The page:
Vitamin D

Vitamin D helps the body absorb calcium, and promotes the immune system.

There is increasing evidence that vitamin D deficiency may increase cancer risk. Several studies and meta-studies (studies of studies) support support the evidence that breast, prostate, and colon cancer rates are much higher in populations that receive little sunlight, such as northern lattitudes. This may support the need for increased supplementation, but the research is not yet conclusive. One study by the National Cancer Institute failed to find a connection.

Deficiency can be caused by insufficient sun exposure and insufficient intake through the diet. Elderly people tend to be low on vitamin D, as well as those in northern latitudes as well as anyone else who does not get much sunlight, the obese, and darker skinned individuals. Deficiency diseases can include rickets (childhood bone deformity), osteomalacia (thin bones in adults), and osteoporosis (fragile bones).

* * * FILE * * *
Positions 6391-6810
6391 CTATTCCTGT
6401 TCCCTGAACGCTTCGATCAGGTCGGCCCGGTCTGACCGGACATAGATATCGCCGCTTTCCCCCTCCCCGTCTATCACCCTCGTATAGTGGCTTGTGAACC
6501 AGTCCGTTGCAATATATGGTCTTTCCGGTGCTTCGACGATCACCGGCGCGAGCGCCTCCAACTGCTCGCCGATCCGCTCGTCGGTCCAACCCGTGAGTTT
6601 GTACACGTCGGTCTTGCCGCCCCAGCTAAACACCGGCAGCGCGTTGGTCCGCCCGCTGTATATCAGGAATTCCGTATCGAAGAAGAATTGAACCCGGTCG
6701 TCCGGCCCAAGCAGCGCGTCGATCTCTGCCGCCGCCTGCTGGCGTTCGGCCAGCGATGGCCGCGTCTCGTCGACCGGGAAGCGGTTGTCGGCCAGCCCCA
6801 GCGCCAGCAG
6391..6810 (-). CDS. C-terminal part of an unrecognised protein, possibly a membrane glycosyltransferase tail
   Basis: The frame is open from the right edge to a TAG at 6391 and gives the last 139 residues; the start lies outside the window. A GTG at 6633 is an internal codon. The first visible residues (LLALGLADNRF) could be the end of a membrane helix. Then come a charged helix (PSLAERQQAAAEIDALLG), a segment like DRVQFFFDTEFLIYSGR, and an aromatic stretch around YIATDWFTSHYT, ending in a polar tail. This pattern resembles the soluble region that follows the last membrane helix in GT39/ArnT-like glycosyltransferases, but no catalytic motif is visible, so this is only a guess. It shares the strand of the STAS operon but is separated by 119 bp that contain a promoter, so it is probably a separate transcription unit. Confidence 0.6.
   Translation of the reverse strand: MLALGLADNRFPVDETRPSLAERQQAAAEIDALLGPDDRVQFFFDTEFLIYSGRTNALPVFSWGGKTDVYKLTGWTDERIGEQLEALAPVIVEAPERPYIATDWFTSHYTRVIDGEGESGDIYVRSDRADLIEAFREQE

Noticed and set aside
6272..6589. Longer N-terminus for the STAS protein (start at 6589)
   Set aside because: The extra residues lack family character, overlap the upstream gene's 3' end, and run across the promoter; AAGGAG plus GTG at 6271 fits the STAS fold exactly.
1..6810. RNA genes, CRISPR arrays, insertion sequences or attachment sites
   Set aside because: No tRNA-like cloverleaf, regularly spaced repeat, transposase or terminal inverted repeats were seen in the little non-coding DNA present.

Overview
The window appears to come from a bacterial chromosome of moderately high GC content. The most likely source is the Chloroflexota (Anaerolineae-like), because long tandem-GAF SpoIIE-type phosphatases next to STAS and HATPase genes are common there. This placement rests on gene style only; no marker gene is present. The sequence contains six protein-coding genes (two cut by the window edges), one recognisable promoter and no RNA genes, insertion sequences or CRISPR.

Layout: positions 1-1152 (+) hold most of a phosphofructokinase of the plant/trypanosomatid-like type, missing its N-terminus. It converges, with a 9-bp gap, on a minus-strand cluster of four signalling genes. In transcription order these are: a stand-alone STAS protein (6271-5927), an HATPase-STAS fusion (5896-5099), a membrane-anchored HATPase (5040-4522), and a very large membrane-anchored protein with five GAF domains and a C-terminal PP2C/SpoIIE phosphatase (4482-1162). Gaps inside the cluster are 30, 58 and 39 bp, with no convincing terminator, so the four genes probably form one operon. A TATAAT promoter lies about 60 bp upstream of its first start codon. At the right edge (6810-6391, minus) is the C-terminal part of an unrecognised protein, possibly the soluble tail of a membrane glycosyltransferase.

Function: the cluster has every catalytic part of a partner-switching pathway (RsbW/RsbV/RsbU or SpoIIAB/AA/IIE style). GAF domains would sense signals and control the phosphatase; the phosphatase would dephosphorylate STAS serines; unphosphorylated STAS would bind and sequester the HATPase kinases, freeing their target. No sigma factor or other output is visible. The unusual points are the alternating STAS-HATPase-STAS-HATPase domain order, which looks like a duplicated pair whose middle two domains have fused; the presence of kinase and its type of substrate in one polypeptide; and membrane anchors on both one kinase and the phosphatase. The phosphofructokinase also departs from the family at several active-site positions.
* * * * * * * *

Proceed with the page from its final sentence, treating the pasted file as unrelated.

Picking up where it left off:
Other diseases that have a possible connection with vitamin D deficiency are high blood pressure, Multiple Sclerosis, and diabetes, as well as depression and seasonal affective disorder.

Recently, there has been some preliminary research suggesting a connection between vitamin D and Parkinson's, but the research is not yet conclusive. [link]

Vitamin D stays in the body for about a month. Normally only occurs with supplementation, not sunlight exposure, and has almost always been because of accidental overdose. Overdose would require intake of more than 40,000 IU per day.

Symptoms of vitamin D toxicity are nausea and vomiting, and anorexia, followed by increased urination and nervousness and finally kidney failure. Toxicity can be reversed by stopping supplementation and calcium intake. Severe and long lasting effects are rare.

The American Dietary Guidelines recommends 1,000 IU for adults that are at risk of deficiency: dark skin, elderly, or lack of sunlight.